I sing the first phrase while  pointing to the words, turn the page and do the same with the second phrase.  I stop to translate it for them.

What so proudly we hailed at the twilight’s last gleaming

“This is a question.  First of all, when are dawn and twilight?”

They rarely get that one right on the first try, but once we’ve established that dawn is sunrise and twilight is sunset, we can figure out that the question is: “Say, now that the sun is coming up, can you see what we proudly saluted last night as the sun was going down?”

There are more pictures on this page.  I go through all of the Washington D.C. pictures first.  Each has a secret message about the photo under the flap.  Some students in each class have been to D.C., so each picture generates quite a bit of discussion, and I learn things as well.  For example, I learned that since the earthquake last August, no one is allowed inside the Washington Monument, and in fact, the entire perimeter is off-limits.  Apparently there is now a crack in the monument, and for safety’s sake people must keep their distance.  We felt the earthquake all the way up in PA, so of course we had to take a moment to discuss where they were at the time and the circumstances they encountered. The information under the picture of the White House is especially interesting to them.

Also on this page are pictures of the Liberty Bell, (Philadelphia), and the Statue of Liberty, (NYC).  None of these monuments is more than 4 hours away from us, and some are considerably closer.  We’re very fortunate to live near  some of our greatest national monuments.

I go back to the first phrase now, and connect it to the second.  We discuss the meanings of the words “Perilous” and “ramparts”.  Translation: Whose broad stripes and bright stars through the dangerous fight, streamed over the barricades.”  (A barricade, or rampart, is a bunch of piled up stuff that you can hide behind to stay safe).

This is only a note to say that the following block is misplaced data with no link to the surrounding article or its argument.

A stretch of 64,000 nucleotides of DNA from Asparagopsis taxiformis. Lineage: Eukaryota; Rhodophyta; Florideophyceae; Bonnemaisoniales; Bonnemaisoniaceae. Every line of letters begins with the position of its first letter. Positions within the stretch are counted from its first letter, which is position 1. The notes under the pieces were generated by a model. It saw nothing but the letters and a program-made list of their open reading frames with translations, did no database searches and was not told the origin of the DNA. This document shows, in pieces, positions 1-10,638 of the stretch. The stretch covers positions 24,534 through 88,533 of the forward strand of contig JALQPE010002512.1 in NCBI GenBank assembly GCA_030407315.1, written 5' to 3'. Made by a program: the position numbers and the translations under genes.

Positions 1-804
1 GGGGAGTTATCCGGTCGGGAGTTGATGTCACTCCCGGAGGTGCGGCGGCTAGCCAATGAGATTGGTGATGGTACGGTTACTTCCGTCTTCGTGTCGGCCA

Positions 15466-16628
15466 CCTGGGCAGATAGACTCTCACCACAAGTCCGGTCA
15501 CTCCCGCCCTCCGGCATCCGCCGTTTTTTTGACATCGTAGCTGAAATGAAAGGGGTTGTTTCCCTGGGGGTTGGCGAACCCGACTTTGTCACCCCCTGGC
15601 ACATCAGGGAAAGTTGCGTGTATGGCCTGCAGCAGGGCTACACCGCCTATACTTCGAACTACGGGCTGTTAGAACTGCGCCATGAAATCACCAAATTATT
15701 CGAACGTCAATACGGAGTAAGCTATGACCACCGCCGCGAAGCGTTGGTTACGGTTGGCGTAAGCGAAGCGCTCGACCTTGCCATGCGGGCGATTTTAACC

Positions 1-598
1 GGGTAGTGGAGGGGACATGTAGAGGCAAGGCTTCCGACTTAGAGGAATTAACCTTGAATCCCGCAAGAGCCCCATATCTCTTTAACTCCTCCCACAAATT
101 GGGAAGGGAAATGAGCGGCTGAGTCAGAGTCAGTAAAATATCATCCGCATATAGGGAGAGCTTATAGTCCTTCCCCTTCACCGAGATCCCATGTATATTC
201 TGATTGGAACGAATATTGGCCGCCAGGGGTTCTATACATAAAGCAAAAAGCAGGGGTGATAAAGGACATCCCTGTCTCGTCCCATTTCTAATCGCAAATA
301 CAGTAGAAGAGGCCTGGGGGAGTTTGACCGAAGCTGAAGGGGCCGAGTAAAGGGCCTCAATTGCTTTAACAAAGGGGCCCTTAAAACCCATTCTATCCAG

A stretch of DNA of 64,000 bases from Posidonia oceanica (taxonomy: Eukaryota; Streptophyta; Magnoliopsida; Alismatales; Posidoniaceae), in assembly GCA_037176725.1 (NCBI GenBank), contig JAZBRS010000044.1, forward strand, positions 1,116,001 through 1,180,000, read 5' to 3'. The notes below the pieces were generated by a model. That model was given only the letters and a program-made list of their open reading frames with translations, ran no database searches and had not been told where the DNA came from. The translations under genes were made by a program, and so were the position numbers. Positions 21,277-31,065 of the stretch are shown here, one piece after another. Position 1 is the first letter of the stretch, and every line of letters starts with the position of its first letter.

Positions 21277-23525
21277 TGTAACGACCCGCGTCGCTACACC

And the rockets’ red glare, the bombs bursting in air, gave proof through the night that our flag was still there.

The information around the edges of these pages pertains to the origins and use of fireworks on Independence Day.  I call attention once again to the connection between the words and the actual situation in which Francis Scott Key found himself: waiting for an aerial bomb to go off so that he could see whether the flag was still there.

The last page opens to show a representation of the 300 million people in the United States at the time the book was published.

O day, does that Star Spangled Banner yet wave o’er the land of the free and the home of the brave?

Since I have a number of bilingual students in our school, I mention how very fortunate the person is who can speak and understand more than one language.  In the past I’ve found that students are sometime embarrassed by their ability to speak a language other than English.  I make a point of asking in each class if there are any students who can speak more than one language.  When they see all of the students who are eager to tell me that they can count to ten in Spanish, they feel better and are able to take pride in their ability to speak Spanish, Arabic, Greek, Swahili or Kikuyu.  (One of the languages spoken in Kenya).

The last thing we do before standing to face the flag is a review of flag etiquette.  1.  Stand.  2.  Remove your hat.  Hold it over your heart, at your side or under your arm.  3.  If you’re a scout, you may salute. All others may place their hand over their heart or at their side. 4.  If someone is singing the anthem, listen quietly and respectfully.  We never talk during the Star Spangled Banner.  5.  If the anthem is being played it becomes your job to sing it.

I assign one person to hold the flag.  The rest of us face it and sing “The Star Spangled Banner”.

It is the one song I can always get everyone to sing.


Jane Rivera, April 30, 2012, All Rights Reserved